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Andy Warhol - Shoes F.S. II 255 jpg
Andy Warhol - Shoes F.S. II 255 jpg
Andy Warhol - Shoes F.S. II 255
Andy Warhol - Shoes F.S. II 255 sig blur jpg
Andy Warhol - Shoes F.S. II 255 wd jpg

Shoes 255

Catalogue Title: Shoes 255

Year: 1980

Size: 40 ¼ x 59 ½” (102.2 x 151.1 cm)

Medium: Screenprint with diamond dust on Arches Aquarelle (Cold Pressed) paper

Edition: 60, 10 AP, 2 PP, signed and numbered in pencil on verso.

Hidden

Shoes 255 by Andy Warhol is a screenprint from his 1980 Shoes portfolio. The portfolio recalls his early work as a commercial fashion illustrator for companies and publications like Glamour, Vogue, and Harper’s Bazaar. Specifically, he created dozens of shoe illustrations for I. Miller & Sons between 1955 and 1957, when he worked as their only illustrator. One may consider Shoes to be a re-imagination of his early shoe designs that predate his stardom. In general, the portfolio is a continuation of his subtle fetish for women’s shoes and their delicacy.

In Warhol’s diary, we can read about the very day he set out to buy the shoes used in this series. “Went out and bought props for drawings (fruit $23.80). Got a load of 1950s used shoes down on Canal Street for $2 a pair. It’s just the shoes I used to draw, all the Herbert Levine shoes with the creative lasts. Shoes first got really pointy in ’54–55, and then they got round in ’57″ (Andy Warhol & Pat Hackett. The Andy Warhol Diaries). Warhol and his assistant, Ronnie Cutrone, photographed the shoes disarranged on the studio floor. Taken by the appearance of the dispersed shoes, Warhol decided to use the photos as the basis for the series.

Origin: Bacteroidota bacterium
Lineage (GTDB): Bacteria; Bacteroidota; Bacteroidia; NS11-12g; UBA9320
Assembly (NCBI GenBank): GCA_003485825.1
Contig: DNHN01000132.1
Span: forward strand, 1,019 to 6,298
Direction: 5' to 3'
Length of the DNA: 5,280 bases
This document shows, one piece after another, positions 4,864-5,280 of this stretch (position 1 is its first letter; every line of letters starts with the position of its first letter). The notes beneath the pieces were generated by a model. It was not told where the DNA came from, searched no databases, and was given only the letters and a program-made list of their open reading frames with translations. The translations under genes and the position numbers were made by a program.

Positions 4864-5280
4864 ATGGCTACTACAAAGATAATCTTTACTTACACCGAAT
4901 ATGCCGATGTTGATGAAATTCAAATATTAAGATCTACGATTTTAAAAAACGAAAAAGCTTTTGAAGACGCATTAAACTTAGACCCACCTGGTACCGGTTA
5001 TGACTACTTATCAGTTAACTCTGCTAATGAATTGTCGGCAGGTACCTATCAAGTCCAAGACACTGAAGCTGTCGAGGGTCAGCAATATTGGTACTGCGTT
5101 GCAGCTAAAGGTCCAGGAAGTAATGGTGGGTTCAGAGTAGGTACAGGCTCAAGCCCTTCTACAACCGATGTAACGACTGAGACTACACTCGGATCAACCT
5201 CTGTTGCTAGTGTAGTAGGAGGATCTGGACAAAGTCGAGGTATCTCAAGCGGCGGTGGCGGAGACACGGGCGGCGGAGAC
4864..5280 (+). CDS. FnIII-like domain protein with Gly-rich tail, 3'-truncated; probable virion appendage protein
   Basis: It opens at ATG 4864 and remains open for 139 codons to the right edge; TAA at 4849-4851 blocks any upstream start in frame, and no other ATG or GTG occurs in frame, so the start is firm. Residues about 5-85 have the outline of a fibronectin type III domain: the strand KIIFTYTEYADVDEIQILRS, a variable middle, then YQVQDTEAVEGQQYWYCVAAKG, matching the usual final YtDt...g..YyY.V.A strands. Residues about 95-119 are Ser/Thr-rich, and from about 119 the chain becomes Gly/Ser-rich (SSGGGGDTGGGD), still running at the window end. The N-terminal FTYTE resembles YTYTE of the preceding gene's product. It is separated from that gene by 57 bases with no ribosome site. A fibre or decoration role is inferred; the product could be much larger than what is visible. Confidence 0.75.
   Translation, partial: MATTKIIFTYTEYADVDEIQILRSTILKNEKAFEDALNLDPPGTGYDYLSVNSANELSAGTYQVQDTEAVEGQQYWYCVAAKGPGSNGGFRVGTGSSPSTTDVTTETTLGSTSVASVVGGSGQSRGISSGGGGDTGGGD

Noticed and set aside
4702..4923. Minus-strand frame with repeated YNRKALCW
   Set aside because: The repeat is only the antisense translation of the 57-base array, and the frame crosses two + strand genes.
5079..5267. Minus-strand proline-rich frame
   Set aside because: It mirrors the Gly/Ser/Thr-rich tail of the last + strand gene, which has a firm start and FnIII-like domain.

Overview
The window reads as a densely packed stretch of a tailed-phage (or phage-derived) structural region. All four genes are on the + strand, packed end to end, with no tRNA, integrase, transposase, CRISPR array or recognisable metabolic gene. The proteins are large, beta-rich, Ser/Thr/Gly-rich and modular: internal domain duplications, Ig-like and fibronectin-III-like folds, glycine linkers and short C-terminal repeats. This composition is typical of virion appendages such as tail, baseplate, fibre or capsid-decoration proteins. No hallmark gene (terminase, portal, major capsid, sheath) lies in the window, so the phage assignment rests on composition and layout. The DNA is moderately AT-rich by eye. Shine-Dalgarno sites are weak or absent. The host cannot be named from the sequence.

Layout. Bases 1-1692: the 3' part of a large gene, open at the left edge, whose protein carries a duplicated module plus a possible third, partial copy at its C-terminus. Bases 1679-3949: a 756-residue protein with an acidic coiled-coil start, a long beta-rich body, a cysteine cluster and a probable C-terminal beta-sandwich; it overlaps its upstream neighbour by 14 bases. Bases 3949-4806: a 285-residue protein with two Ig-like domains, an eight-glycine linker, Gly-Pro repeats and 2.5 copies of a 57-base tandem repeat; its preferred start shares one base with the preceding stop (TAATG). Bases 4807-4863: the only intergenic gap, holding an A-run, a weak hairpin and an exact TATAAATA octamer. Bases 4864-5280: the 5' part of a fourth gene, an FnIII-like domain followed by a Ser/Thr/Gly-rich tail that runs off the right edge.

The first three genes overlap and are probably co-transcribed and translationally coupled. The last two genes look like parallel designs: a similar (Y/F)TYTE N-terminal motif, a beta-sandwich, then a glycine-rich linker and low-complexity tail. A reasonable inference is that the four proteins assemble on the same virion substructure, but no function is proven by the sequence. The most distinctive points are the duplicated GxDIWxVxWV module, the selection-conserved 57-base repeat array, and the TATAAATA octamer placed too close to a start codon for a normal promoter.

In Shoes 255, Warhol depicts the heeled shoes in a monochromatic color pallet with shoes featured diagonally across the canvas. This work, in particular, differs from other screenprints within the Shoes portfolio, which feature shoes portrayed in vibrant colors. In Shoes 255, the shoes are depicted in white while the shadow and background are black, creating a stark contrast. Shoes 255 is among many works in the portfolio that feature a unique technique in which Warhol uses diamond dust to create a shimmer-like effect. Warhol incorporated the diamond dust technique into the portfolio after finding inspiration from Rupert Jansen Smith, who was also a major assistant of Warhol’s. Smith used industrial-grade ground-up stones to create the diamond dust effect in his screenprints. Unlike Smith, Warhol opted to use pulverized glass to create the diamond dust effect.

Another except in Andy’s diary reads: “[Rupert Smith] tried to be artistic and he sure was, he sure was. This is the Shoes with the diamond dust. He had them completely finished, with the diamond dust on and everything. I don’t know why he did that. I’m doing shoes because I’m going back to my roots. In fact, I think maybe I should do nothing but (laughs) shoes from now on.”

Shoes 255, along with the complete Shoes portfolio, merges Warhol’s interest in commercial commodities, excess, and opulence. The screenprints are symbolic of growing trends in fashion and pop culture, as well as Andy’s own fascination for shoes and feet. The Shoes portfolio contains FS II.253-257.

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